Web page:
-Caused by excessive stimulation of 5-HT1A and 5-HT2A receptors
-Combination of autonomic instability, mental status change, and increased neuromuscular tone
-Acute hyperthermia, hypertension, tachycardia, dilated pupils, agitation with delirium, muscle rigidity, diaphoresis (e.g. sympathomimetic picture)
-Muscle rigidity is especially prominent in the lower extremities when present.
-If left untreated: rhabdomyolysis, metabolic acidosis, renal failure, seizures, shock
MECHANISM OF SSRIs:
-Inhibit the reuptake of Serotonin selectively in CNS neurons as well as peripherally, increasing the stimulation of the serotonin receptors.
Disparity between SSRI and SNRI toxicity
-SNRIs are associated with greater risk of mortality in overdose; extended release medications require longer observation and are associated with higher morbidity/mortality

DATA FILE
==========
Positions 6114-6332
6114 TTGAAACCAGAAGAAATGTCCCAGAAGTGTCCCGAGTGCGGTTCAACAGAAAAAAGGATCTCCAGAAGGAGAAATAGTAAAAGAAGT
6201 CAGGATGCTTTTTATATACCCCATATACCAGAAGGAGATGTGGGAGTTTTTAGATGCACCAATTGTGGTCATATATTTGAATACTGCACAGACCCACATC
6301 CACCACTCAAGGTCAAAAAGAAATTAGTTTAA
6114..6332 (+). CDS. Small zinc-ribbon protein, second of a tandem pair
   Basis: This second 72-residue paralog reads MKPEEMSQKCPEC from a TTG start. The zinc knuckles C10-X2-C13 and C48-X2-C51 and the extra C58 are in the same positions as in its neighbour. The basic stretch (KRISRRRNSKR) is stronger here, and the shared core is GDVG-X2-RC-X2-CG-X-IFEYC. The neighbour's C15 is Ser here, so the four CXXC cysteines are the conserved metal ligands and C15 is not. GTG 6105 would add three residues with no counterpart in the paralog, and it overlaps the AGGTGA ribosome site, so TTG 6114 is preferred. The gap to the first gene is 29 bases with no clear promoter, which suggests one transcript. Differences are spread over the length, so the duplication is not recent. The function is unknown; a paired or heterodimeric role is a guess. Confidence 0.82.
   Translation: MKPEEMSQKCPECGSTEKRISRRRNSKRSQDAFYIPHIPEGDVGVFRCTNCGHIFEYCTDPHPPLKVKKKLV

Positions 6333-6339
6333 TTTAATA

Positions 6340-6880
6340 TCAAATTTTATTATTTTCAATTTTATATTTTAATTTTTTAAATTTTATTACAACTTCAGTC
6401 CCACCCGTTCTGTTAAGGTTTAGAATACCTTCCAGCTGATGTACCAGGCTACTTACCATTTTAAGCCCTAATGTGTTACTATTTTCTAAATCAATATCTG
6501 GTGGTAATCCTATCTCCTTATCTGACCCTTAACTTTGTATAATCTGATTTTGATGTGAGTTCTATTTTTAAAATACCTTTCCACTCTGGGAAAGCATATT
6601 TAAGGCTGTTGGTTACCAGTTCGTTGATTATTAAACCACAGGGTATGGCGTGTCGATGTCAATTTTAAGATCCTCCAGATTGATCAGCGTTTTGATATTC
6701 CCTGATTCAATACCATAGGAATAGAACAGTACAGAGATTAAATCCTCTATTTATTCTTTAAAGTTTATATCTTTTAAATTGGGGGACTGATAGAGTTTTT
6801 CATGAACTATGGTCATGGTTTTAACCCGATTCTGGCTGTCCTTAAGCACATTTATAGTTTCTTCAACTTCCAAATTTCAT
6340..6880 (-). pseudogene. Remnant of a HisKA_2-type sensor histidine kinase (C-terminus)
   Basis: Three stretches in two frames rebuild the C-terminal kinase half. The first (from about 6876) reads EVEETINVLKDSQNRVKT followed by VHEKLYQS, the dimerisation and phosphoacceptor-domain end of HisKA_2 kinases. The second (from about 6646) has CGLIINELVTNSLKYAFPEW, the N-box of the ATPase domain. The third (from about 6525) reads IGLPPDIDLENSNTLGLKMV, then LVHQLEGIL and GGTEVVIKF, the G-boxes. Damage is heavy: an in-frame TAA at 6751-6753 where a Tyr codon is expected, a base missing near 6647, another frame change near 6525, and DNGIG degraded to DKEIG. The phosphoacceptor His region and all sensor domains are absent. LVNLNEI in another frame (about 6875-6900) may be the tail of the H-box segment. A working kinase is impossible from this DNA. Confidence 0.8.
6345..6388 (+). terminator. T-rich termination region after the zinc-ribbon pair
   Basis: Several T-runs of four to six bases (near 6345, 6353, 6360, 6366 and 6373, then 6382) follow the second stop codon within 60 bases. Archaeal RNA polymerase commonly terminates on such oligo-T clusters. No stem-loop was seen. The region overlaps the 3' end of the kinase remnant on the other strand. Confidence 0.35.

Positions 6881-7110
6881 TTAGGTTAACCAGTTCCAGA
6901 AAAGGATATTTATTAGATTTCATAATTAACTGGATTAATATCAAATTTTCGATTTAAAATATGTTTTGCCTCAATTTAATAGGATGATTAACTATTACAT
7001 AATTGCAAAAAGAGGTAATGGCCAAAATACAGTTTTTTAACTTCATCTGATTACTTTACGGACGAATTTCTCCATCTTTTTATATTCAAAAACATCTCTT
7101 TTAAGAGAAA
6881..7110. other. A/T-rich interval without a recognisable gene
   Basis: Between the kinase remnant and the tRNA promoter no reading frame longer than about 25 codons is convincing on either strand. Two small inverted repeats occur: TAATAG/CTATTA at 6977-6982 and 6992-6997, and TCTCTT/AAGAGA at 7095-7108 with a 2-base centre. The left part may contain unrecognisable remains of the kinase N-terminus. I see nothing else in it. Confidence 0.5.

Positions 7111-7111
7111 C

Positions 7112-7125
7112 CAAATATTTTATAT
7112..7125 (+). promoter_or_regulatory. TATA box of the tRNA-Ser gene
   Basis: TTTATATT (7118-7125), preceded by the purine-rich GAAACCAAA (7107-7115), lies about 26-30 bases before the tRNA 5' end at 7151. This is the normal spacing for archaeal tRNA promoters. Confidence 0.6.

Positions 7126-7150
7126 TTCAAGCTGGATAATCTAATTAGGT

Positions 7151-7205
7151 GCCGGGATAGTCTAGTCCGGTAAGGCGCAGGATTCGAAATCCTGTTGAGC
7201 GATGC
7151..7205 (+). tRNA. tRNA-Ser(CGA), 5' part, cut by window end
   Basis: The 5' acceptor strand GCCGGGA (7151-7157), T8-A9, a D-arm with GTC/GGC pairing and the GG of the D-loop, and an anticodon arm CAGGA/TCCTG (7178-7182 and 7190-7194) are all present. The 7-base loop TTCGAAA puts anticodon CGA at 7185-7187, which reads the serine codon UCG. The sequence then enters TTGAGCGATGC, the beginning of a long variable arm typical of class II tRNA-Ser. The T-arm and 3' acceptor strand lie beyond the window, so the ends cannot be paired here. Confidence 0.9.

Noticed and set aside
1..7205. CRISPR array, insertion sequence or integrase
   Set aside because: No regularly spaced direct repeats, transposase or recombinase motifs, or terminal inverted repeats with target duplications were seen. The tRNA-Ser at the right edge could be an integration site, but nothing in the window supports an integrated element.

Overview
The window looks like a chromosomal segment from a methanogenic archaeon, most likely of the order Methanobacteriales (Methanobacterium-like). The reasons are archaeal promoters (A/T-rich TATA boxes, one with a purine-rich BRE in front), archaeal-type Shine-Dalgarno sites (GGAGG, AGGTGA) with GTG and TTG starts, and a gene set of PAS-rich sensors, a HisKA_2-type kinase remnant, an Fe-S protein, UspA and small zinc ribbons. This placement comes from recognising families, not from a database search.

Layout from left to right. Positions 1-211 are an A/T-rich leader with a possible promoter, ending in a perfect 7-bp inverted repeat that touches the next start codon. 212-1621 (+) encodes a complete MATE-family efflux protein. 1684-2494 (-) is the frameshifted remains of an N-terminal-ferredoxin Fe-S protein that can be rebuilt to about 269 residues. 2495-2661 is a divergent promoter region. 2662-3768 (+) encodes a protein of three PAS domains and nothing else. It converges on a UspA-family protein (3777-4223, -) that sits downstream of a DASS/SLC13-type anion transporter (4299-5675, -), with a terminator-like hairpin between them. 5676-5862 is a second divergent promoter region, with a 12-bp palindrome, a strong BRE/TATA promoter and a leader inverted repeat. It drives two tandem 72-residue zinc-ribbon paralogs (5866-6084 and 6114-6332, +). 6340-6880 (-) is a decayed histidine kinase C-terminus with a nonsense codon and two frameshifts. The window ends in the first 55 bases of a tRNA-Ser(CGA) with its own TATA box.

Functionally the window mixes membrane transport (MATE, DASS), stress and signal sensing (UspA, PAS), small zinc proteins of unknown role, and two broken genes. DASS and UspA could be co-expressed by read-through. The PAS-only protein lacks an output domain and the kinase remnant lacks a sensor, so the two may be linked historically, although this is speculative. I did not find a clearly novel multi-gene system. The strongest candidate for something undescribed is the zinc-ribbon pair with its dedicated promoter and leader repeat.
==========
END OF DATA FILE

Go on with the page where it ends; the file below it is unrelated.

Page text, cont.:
-Only 10-14 percent of SSRI overdose lead to serotonin syndrome, but most of these are mild presentations.
–Supportive Care is the primary treatment
-Watch for QTc prolongation (greater than 560 msec)- monitor with serial EKGs
-Seizures are more common with SNRI than SSRI
-Severe cases (muscular rigidity and core temperature >41) require paralysis, intubation, and external cooling
–Benzodiazepines are non-specific serotonin antagonists, promote muscle relaxation, and are effective at preventing seizures
–Cyproheptadine is an effective anti-serotoninergic agent. It is given orally, with initial dose of 4 to 12 milligrams PO. It can be repeated in 2 hours.
–Dantrolene can be used for malignant hyperthermia
–serotonin syndrome is not cool
-looks a bit sympathomimetic, + hyperreflexia, clonus, horizontal nystagmus
-tx: supportive care, benzos, cyproheptadine, maybe dantrolene
Submitted by J. Grover.